The Zimbabwe Independent

How can we make taxes work for women in Zim?

- Learnmore NyamudzIng­a economist

In any economy, taxes are the primary source of revenue used by the government to provide public goods and services to improve the quality of life and wellbeing of people (including women). In Zimbabwe, tax revenue contribute­s approximat­ely 98% of the government’s total revenue and that shows how important it is. Tax can be the most sustainabl­e source of funding the national budget if its functions and characteri­stics are respected otherwise it might end up hurting the very people it seeks to help. Women form a large part of consumers as they constitute around 52%-54% of Zimbabwe’s population, which means they are the largest consumers of taxes. On March 8, 2021, we celebrated Internatio­nal Women's Day (IWD). In this special month for women we must bear in mind the Sustainabl­e Developmen­t Goal number five (SDG5) which seeks to achieve gender equality and empower all women and girls by 2030. The day was adopted by the feminist movement in about 1967 and the United Nations began celebratin­g the day in 1977. This global day celebrates women’s social, economic, cultural, and political achievemen­ts worldwide, making a call to action for quickening women's equality. It is therefore vital to dedicate this article to women, by discussing the economic impact of taxes on women and try to come up with, or propose, ways of making taxes work for women in Zimbabwe during and post-Covid-19.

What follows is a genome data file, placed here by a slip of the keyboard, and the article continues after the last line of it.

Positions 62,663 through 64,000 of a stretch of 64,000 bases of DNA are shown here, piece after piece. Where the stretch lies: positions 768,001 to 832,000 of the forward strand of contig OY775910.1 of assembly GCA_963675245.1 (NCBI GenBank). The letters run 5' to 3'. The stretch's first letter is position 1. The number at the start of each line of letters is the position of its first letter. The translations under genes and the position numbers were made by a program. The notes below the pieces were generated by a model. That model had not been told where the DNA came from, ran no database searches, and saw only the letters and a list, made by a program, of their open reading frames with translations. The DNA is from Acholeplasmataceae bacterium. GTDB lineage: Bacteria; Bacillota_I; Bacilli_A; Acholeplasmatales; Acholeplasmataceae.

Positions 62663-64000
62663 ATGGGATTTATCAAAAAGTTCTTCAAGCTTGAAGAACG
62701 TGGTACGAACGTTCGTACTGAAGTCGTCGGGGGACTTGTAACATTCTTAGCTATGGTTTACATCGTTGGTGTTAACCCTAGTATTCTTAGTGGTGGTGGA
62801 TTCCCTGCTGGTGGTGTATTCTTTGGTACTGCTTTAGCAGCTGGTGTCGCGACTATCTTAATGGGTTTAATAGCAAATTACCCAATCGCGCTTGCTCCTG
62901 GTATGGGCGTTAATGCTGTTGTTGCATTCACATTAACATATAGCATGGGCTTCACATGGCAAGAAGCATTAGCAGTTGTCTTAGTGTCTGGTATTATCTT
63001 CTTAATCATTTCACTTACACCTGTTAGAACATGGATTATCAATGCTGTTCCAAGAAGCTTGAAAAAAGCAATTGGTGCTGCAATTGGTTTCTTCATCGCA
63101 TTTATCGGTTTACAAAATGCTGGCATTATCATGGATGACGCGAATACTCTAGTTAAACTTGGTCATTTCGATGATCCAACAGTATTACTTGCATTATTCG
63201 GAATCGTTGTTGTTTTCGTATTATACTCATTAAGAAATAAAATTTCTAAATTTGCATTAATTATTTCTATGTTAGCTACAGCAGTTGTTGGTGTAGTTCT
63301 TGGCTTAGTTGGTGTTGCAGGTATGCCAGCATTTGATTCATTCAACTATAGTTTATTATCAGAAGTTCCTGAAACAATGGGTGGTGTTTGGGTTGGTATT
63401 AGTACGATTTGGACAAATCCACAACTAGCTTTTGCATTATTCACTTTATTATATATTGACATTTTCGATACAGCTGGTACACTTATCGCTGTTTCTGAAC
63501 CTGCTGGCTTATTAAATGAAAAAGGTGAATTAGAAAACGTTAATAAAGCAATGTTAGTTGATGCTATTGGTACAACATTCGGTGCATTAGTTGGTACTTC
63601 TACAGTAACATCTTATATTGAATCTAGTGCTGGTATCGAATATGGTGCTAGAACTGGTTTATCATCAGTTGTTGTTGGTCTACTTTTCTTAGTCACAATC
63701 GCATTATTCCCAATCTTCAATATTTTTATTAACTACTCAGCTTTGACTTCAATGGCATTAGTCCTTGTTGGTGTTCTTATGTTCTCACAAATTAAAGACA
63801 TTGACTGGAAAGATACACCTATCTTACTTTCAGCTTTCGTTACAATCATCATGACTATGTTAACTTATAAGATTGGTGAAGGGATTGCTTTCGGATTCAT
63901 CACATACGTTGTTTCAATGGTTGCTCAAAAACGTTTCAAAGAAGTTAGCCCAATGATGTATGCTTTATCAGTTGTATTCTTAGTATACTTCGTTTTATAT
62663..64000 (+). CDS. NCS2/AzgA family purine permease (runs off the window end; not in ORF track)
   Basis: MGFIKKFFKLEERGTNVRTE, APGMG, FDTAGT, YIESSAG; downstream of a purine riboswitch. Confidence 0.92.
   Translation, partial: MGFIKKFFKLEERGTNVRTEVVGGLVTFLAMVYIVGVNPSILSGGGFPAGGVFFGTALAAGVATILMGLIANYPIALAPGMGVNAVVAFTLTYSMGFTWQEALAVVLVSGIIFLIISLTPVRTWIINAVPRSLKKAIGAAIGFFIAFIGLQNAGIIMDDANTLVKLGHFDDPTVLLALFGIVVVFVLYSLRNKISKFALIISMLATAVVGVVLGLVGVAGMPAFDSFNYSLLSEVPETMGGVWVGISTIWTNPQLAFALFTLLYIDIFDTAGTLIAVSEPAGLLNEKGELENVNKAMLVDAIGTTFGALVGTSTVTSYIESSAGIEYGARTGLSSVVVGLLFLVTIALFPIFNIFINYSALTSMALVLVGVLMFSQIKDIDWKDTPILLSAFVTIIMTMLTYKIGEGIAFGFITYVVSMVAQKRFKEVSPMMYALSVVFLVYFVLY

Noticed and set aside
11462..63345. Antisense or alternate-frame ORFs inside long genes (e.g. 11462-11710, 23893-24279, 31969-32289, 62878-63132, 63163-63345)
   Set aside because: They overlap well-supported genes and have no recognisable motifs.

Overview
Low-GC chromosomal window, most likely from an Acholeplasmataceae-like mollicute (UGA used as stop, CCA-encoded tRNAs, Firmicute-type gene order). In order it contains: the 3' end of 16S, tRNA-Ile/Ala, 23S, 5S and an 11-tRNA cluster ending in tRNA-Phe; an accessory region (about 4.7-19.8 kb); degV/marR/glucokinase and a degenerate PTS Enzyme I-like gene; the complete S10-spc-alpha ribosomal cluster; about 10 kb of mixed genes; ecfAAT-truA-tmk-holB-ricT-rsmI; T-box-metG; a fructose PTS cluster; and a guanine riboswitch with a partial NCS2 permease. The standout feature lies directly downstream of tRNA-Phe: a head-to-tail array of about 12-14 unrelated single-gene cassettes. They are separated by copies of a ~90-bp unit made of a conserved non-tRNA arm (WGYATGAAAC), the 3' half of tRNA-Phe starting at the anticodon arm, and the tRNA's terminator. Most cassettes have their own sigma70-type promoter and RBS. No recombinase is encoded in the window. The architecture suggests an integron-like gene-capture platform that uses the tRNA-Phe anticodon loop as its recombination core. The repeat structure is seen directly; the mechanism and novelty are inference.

Generally, there are four functions (4Rs) of tax which include: Revenue — that is collection of revenue by government to deliver the services citizens need; Redistribu­tion — using taxes to address poverty and inequality through redistribu­ting wealth from the rich to the poor within an economy; Representa­tion — where paid tax builds accountabi­lity of government­s to citizens/taxpayers and reclaiming policy space and characteri­stics of tax; and Repricing where tax makes it costly to engage in actions considered socially undesirabl­e, or incentivis­e behaviour that is considered beneficial to society. Furthermor­e, characteri­stics of a good tax system include the progressiv­e fair tax that is as one’s income increases so should be his/ her tax share; Adequacy; Simplicity; Administra­tive ease and Efficiency. These four Rs and characteri­stics of a good tax system will assist us to understand and enjoy the discussion on the impact of tax on women.

According to Global Alliance for Tax Justice (GATJ)’s 2021 fact sheet for the Global Days of Action on Tax Justice for Women's Rights (From 15 to 26 March 2021) taxes must work for women and should be gender-sensitive because: